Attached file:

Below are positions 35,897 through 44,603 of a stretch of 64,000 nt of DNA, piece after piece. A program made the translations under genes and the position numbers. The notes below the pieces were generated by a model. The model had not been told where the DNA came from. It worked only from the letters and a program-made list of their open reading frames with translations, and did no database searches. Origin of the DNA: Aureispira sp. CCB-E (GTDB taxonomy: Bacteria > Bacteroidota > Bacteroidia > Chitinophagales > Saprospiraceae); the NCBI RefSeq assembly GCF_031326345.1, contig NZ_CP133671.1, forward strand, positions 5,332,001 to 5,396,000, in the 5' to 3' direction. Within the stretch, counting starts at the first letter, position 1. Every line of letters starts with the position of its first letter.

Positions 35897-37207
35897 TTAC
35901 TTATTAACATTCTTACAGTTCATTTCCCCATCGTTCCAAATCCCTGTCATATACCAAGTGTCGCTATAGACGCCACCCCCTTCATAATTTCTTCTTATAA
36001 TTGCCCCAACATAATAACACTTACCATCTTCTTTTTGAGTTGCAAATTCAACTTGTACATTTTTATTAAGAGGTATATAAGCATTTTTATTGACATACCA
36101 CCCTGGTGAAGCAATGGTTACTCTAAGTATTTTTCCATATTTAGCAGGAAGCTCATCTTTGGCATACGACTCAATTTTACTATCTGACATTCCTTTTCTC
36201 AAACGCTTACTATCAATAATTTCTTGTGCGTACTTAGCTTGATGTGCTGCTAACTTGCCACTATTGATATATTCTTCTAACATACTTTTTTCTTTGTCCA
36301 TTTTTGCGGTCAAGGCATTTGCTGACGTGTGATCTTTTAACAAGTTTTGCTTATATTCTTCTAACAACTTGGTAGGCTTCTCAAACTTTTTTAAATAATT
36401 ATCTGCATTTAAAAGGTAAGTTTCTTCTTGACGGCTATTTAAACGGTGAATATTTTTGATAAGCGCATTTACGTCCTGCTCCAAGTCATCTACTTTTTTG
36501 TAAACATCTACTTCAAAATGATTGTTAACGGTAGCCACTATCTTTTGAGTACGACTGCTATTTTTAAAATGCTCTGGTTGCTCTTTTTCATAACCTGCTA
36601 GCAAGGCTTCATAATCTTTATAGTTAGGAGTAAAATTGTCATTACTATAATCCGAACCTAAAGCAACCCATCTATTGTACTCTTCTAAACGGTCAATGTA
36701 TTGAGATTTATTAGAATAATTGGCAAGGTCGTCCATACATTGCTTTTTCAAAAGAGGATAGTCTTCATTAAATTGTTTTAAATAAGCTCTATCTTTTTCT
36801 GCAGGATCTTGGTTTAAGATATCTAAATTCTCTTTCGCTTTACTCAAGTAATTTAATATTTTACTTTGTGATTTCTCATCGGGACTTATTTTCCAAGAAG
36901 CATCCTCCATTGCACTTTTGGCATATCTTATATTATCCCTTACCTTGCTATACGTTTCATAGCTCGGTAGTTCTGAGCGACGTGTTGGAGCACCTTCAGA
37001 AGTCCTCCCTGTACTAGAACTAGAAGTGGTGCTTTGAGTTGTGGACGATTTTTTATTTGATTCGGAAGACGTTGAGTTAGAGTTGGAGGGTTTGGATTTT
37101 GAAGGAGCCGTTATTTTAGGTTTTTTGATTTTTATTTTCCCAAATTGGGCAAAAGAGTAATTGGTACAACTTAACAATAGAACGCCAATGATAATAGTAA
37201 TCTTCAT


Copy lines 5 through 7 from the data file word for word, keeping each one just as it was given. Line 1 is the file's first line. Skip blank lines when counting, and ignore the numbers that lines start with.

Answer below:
36001 TTGCCCCAACATAATAACACTTACCATCTTCTTTTTGAGTTGCAAATTCAACTTGTACATTTTTATTAAGAGGTATATAAGCATTTTTATTGACATACCA
36101 CCCTGGTGAAGCAATGGTTACTCTAAGTATTTTTCCATATTTAGCAGGAAGCTCATCTTTGGCATACGACTCAATTTTACTATCTGACATTCCTTTTCTC
36201 AAACGCTTACTATCAATAATTTCTTGTGCGTACTTAGCTTGATGTGCTGCTAACTTGCCACTATTGATATATTCTTCTAACATACTTTTTTCTTTGTCCA